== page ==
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Deep Excavation Design in Digital Twin City Environment in Bucharest, Romania

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We currently live in transformative times in terms of technological progress, including how engineers approach the process of deep excavation design. The term “digital twin cities” is an integral part of the transformation that is taking place in engineering. In essence, a twin city is a digital, simplified 3D model of an actual built environment. For our purposes, a twin city is useful as we can quickly access building locations and sizes, and estimate design loads. In this manner, engineers can more quickly evaluate and perform deep excavation designs next to neighboring structures. The problem up to now has been that such solutions that bring in together full deep excavation design and twin city capabilities simply did not exist. This article presents how a real deep excavation design can be performed in a twin city environment with a commercially available software.

 

TRADITIONAL VERSUS NEW DESIGN PROCESS

In a traditional deep excavation design, the process would generally involve the following steps:

  • Gather site and geotechnical information
  • Estimate geotechnical properties and sections
  • Send a topographer to measure adjacent sites
  • Estimate building loads
  • Perform deep excavation designs on simplified two-dimensional sections
  • Independently analyze the bracing system in a structural analysis software
  • Revise design as necessary
  • Do not perform impact assessment on adjacent structures due to complexity and cost concerns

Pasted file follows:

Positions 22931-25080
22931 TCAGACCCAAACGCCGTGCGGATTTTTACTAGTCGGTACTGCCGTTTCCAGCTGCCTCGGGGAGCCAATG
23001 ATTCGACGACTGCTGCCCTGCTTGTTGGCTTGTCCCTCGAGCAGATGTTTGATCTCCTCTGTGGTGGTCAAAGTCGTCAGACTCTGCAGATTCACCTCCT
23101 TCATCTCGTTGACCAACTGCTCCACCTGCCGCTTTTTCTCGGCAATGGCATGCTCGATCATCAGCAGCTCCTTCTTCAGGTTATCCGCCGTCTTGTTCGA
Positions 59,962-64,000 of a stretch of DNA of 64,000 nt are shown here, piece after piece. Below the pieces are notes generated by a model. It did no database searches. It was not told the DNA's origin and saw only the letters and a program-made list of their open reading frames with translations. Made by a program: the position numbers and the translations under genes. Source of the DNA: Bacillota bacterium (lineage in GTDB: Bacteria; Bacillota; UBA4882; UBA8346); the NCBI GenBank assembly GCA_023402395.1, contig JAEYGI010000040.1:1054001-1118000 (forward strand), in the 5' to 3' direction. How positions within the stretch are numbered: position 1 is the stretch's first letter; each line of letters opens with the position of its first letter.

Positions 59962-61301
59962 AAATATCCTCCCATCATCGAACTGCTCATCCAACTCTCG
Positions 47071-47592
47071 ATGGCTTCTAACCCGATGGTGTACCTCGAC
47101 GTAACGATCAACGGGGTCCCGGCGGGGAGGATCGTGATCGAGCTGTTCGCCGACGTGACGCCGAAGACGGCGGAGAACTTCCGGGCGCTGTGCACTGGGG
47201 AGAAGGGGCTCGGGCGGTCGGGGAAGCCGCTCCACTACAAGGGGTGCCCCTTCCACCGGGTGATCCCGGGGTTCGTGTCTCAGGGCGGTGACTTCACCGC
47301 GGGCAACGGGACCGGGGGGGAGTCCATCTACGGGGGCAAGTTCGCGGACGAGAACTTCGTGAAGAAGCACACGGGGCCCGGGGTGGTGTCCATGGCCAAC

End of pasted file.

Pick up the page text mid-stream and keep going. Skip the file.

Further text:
In the new integrated twin city approach, the process can be modified to:

  • Gather site and geotechnical information
  • Estimate geotechnical properties and sections within the software or as dictated by the geotechnical report.
  • Import the twin city information including buildings, topographic surveys, utilities, etc.
  • Superimpose and site drawings on the twin city model
  • Prepare a basic two-dimensional section and optimize
  • Draw the excavation perimeter, and generate a 3D arrangement of internal bracing
  • Use the software to cut various analysis sections, generally involving 3D twin buildings
  • Analyze, optimize, and compare 3D generated sections vs. models with simplified loading
  • Optimize the 3D bracing
  • Access impact on adjacent structures with a damage assessment

 

CASE HISTORY

For demonstration, a recently constructed deep excavation in Bucharest, Romania is presented. Construction of a new residential luxury building required a two-level basement with depths from 8 to 10 m. The site was relatively narrow with an opening between property limits of approximately 20 m. Residential buildings are abating the site on two sides of the excavation and as a result, the design had to carefully consider wall deformations. Soils at the site consisted of soft and stiff clays for the upper 2 m and then a series of medium-dense to dense sands, silts, and gravels. The groundwater table was reported at approximately 8 m below the ground surface.

 

Figure 1: Site map with deep excavation system and twin buildings